Commodity traders and academic economists agree there is a close relationship between stock levels and the strip of futures prices.
(John Kemp is a Reuters market analyst. The views expressed are his own)
LONDON, March 9 (Reuters) - Commodity traders and academic economists agree there is a close relationship between stock levels and the strip of futures prices.
Holbrook Working of Stanford University's Food Research Institute explained the relationship between stocks and the futures price curve over 80 years go ("Price relations between July and September wheat futures" 1933).
In a market with ample inventories, the price of a commodity for future delivery tends to be above the price for immediate delivery, a condition known as contango.
In a market with tight inventories, the reverse tends to be true, with price for immediate delivery trading above future prices, a condition known as backwardation.
By extension, in a market characterised by excess supply, inventories will be rising, so the market will tend to move from backwardation into contango, or if it is already in contango into a deeper one.
Conversely, in a market characterised by excess demand, inventories will be falling, so the market will tend to move from contango into backwardation, or a deeper backwardation.
Given the intimate relationship between supply, demand, inventories and forward prices, the shape of the futures price curve is closely monitored by professional traders.
Contango and backwardation are avidly watched in trading rooms because shifts can send important signals about the balance between supply and demand and changes in the level of stocks.
In the traditional theory of futures prices, the cost of owning and storing a commodity (cost of capital plus cost of storage) tends to ensure future prices trade above spot prices.
But producers, consumers and traders will pay to avoid the risk of being without adequate supplies on hand, which can impart a premium to spot prices if stocks are short.
The balance between cost of capital, cost of storage and scarcity premium varies depending on the rate of interest and stock levels, determining whether the market trades in contango or backwardation.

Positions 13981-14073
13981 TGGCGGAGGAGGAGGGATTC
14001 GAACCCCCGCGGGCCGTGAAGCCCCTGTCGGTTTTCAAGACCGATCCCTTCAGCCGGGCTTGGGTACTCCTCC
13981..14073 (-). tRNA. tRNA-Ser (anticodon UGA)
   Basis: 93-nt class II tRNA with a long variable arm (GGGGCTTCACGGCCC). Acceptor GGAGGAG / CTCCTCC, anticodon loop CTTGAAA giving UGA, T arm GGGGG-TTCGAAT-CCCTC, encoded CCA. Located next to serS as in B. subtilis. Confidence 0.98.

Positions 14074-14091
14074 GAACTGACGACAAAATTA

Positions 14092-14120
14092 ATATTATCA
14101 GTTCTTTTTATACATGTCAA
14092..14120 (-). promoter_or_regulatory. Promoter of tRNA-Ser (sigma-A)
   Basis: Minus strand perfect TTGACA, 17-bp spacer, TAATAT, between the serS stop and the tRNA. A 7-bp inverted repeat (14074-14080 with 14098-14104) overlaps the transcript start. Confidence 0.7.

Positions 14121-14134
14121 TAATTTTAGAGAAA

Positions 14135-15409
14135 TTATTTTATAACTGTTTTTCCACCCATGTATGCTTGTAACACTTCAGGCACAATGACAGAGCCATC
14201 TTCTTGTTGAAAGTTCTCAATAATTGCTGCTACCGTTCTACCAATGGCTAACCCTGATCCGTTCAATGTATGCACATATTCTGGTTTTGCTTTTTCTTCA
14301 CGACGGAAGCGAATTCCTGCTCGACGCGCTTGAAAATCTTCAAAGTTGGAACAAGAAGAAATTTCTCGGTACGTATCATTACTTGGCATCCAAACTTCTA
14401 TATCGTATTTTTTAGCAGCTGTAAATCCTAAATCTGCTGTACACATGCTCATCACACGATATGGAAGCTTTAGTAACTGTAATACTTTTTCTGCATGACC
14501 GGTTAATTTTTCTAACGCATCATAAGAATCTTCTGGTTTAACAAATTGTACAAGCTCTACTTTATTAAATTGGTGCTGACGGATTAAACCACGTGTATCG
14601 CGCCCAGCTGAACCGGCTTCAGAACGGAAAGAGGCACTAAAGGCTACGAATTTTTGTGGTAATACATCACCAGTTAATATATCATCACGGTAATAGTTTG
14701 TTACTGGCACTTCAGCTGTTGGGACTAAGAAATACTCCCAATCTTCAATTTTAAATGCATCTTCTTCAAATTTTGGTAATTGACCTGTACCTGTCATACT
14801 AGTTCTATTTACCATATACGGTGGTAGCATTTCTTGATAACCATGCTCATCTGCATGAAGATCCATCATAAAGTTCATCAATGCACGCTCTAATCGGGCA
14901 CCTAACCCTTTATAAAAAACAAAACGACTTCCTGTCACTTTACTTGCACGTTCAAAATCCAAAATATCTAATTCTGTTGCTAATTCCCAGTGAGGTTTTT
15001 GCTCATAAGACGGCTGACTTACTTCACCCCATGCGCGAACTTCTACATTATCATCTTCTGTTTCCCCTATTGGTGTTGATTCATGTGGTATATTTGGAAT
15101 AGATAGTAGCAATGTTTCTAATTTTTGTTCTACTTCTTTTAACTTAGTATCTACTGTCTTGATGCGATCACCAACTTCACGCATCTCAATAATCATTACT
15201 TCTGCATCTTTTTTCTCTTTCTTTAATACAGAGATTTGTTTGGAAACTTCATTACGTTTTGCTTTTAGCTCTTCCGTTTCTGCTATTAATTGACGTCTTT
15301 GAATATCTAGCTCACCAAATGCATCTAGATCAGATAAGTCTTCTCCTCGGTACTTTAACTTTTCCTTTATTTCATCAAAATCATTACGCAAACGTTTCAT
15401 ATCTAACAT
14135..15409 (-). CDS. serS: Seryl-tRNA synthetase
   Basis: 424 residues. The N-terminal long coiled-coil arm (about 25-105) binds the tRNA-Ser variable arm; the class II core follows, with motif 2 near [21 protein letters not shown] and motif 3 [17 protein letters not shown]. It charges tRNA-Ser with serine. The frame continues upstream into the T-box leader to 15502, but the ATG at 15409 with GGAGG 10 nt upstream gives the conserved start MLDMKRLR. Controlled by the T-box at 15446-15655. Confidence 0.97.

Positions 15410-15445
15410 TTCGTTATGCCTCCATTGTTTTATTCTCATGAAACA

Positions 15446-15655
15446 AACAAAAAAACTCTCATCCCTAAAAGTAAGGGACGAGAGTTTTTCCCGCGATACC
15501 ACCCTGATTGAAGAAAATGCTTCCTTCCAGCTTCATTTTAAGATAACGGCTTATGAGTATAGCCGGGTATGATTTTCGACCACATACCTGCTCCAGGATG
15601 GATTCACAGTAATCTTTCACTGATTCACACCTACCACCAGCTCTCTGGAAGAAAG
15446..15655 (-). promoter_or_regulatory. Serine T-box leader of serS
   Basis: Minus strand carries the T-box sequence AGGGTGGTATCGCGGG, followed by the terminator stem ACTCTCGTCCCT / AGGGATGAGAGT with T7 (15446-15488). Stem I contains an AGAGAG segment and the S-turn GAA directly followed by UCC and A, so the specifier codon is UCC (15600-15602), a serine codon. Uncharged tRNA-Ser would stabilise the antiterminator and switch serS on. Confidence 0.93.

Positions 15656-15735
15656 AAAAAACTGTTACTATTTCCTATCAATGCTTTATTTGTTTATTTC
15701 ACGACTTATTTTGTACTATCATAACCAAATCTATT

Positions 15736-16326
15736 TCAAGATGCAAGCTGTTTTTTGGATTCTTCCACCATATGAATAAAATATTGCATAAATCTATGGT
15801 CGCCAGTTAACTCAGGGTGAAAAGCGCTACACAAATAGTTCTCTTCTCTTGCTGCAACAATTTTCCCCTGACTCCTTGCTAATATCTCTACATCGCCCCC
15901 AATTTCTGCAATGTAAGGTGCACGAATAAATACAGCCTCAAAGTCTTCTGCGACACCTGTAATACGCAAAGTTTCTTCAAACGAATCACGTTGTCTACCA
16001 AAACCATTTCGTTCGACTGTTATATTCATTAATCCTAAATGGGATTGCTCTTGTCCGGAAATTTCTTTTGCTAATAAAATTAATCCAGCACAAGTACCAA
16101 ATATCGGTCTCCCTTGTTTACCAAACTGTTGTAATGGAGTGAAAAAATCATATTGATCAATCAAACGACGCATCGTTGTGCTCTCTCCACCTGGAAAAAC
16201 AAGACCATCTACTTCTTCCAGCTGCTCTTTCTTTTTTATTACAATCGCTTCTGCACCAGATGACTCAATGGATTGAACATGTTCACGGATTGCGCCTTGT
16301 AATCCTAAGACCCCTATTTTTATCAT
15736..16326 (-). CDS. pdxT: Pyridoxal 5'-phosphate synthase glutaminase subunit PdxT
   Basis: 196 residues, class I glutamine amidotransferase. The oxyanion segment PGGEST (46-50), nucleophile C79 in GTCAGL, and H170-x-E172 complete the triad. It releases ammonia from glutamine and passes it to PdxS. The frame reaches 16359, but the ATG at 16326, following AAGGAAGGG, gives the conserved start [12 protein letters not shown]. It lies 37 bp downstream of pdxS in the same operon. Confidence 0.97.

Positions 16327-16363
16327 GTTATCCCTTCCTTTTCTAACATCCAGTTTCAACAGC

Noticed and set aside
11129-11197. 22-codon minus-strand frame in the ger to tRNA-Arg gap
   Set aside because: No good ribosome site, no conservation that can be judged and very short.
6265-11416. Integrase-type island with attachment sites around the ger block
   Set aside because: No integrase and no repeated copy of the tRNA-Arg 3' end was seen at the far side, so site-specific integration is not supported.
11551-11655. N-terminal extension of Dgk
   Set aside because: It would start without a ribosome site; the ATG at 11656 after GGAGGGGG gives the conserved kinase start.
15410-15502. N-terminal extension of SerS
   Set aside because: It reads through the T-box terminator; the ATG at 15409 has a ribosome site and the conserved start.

Contango is both a symptom of a market that is adequately or over supplied, and an enabler of storage, since it provides a financial incentive to hold excess stocks.
In a market characterised by contango, traders can buy and store physical stocks of the commodity and cover the cost by establishing a short position in the futures market, a strategy known as "cash and carry".
(The etymology of "contango" is obscure but it seems to have emerged in the mid-19th century in the context of stock exchange trading and may be derived from "contingent" or "continue".)
Oil Market Cycle
In the oil market, there has been a close correspondence between the supply-demand balance, stocks and the degree of contango or backwardation in Brent futures prices (http://tmsnrt.rs/1TKTUl7).
Progressive oversupply of the oil market between 1996 and 1998 was associated with a shift in Brent futures prices from backwardation to contango.
The tightening of the market in the course of 1999 was accompanied by a return to backwardation in futures prices ("Oil Market Report", IEA, Dec 1999).
The same shift from backwardation to contango and then back to backwardation was evident during the price spike of 2008 and subsequent recession in 2008/2009.
Even as spot oil prices raced towards their peak of more than $140 per barrel in July 2008, the backwardation in futures prices began to soften from November 2007 and especially May 2008.
The easing backwardation should have been a warning signal that the global economy and oil demand were stalling and the stock situation was improving.
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